11. Sadly, chronic heartburn is an actual, non-invented condition. From the age of 6 (now 25), I’ve had to take medicine daily due to chronic reflux. Lifestyle choices can definitely make it worse – eating fried foods, spicy items, etc. – but even if I eat perfectly, the heartburn occurs without medicine, and it stops me in my tracks when it occurs. I have tried numerous times to do away with the medicine, but even doctors have admitted it likely will never happen. Much to my disappointment, chronic reflux may not be able to be cured even by primal practices. However, as the article says – if you don’t have a chronic condition, following the rules above will most likely cure the issue! Best of luck to all of your heartburners!

  12. Hi, I was diagnosed with GERD at the beginning of this year and also advised to have an operation to fix a hiatus hernia. Have no interest in having the op so trying to improve things on my own. Taking meds each morning but have found that eating melon first thing in the morning really helps (or banana), stress is certainly a massive contributor for me as is not eating on a regular basis. Will be trying the ACV remedy! Ginger tea also generally helps. Thanks for your advice!x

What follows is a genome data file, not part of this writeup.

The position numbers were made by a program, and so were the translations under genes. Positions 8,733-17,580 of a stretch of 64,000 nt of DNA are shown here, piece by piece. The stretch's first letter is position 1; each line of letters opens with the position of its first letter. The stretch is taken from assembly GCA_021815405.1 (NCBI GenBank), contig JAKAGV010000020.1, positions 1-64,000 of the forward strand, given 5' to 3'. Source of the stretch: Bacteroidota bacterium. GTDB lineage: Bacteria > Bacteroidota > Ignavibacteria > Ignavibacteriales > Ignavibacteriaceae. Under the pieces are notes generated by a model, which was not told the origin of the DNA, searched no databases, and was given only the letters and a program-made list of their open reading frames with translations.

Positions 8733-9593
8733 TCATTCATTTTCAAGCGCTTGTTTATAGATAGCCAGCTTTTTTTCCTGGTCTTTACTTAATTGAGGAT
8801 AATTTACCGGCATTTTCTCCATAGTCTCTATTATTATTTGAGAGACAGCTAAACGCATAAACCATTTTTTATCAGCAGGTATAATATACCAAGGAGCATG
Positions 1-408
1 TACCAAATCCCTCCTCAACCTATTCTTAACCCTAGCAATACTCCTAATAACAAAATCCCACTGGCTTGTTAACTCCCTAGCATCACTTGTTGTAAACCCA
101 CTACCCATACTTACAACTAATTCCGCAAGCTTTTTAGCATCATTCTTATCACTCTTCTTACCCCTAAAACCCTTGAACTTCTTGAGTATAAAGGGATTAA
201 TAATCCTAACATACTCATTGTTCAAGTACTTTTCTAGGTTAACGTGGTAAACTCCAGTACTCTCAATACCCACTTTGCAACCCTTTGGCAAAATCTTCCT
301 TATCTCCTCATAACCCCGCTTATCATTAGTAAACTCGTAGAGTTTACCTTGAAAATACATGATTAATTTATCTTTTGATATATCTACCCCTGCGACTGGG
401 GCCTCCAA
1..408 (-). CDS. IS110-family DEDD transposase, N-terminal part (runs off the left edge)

13. You mean heartburn isn’t caused by missing my fiance so much!? She is not going to be happy to hear that…

    All kidding aside, I am beginning to see these symptoms (e.g. intense acid reflux, painful bouts of heartburn that have recently been waking me up at night, constant coughing and clearing my throat, etc). I am a new attorney/recent law school graduate/ recent Bar exam taker, so needless to say I have “put on a few LB’s.” Before I go see a doctor I think I’m going to try and do this natural, but eating healthier and working out. I’m hoping dropping a few pounds (OK more than a few) might help, as well as not eating Wendy’s, Skyline Chili, etc). Good luck to everyone and thanks for the article, great read, especially with the comments!

  14. For anyone with heatburn/GERD, please please read every article on Chris Kessers site here:

    It goes into great depth about how it is caused (usually from too little acid production) and how it can be stopped and prevented. Betaine HCl worked wonders for me.